As noted above, both the district and bankruptcy courts agreed that as between the debtor and the management company, the management company was entitled to the insurance proceeds. However, the district court determined that the state statute addressing delinquent taxes was ambiguous since the statute used “named insured” and “insured property owner” interchangeably. Turning to legislative intent to resolve the ambiguity, the district court concluded that the property tax section applied only to insureds who were property owners. Since the management company was not the property owner and was not responsible for the taxes, the district court reversed the bankruptcy court and held that the proceeds should not be applied to delinquent taxes.
On appeal the Third Circuit agreed with the tax authorities and reversed the district court based on the plain language of the statute. Although there were no state supreme court decisions on point, the Third Circuit relied on state rules of statutory interpretation. In its view the statute was “relatively straight forward”:
- The statute prohibited “[pay]ing a claim of a named insured for fire damage to a structure located within the municipality,” unless the insurance company received an appropriate certificate from the local treasurer.
- A certificate will show either the tax delinquency (including amount) or that no taxes were owed. Here, the certificate showed a 55.33 acre tax parcel with a tax delinquency of ~$478,000.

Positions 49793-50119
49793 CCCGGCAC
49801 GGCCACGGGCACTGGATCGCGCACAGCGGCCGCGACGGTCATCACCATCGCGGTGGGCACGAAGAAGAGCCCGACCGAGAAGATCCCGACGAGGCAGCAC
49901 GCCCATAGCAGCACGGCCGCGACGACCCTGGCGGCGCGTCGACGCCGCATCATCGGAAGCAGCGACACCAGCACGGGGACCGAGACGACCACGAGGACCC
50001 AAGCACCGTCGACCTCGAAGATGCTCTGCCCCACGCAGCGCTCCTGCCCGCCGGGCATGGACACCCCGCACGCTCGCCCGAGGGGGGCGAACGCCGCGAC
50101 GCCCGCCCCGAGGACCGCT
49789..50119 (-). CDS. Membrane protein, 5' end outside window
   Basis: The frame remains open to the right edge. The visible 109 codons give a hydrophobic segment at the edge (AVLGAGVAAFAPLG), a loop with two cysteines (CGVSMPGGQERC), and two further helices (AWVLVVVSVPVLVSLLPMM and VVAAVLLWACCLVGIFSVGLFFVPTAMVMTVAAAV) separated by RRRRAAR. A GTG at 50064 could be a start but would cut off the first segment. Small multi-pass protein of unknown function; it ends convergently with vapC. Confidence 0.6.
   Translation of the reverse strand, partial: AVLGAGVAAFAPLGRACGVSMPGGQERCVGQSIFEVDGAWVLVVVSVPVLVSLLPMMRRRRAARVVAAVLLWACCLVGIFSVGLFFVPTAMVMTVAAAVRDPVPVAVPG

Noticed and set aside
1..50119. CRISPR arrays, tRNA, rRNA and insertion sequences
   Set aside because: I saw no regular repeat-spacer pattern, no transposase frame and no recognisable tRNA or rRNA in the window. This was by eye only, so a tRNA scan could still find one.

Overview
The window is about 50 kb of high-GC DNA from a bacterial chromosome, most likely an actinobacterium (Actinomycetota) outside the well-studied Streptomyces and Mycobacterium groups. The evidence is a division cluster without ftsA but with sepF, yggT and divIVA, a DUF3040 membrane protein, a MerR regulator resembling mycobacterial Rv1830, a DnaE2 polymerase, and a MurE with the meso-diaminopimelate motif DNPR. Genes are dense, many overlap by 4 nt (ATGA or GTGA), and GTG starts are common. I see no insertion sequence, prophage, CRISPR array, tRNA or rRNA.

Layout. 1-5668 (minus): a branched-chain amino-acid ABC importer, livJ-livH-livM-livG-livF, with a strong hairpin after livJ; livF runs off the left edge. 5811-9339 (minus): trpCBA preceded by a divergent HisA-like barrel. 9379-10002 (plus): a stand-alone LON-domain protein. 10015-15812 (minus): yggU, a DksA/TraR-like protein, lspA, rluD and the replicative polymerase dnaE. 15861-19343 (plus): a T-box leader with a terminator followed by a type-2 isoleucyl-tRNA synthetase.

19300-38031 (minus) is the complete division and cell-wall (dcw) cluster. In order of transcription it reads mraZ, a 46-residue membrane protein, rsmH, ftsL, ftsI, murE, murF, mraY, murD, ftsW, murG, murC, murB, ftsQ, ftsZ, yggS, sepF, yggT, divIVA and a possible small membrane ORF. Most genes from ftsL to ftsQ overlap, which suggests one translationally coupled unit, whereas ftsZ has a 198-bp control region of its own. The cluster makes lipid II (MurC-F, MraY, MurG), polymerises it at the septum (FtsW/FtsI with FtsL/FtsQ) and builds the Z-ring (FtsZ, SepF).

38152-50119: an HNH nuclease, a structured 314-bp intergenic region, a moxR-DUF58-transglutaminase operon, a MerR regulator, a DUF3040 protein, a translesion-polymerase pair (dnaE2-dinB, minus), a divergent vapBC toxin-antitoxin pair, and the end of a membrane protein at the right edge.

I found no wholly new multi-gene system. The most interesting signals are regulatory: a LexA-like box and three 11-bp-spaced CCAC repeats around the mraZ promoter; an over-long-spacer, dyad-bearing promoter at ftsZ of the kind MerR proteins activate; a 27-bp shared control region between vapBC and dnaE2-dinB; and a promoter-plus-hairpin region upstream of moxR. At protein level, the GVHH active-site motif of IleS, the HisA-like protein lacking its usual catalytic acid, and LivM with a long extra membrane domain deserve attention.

- Under the statute, upon receipt of the certificate the insurance company was required to “transfer to the treasurer an amount from the insurance proceeds necessary to pay the taxes.”
The Third Circuit noted that the statute did not say that the named insured had to be the “owner,” nor did it require that the entity be liable for taxes. The tax claim is basically an in rem claim levied against the insured property. So, the claim attached to the insurance proceeds. The Third Circuit was not impressed by the district court’s argument that the applicable section is open to different interpretations based on the interchangeable use of “named insured” and “insured property owner” throughout the entire statute. The particular section in question used only “named insured.”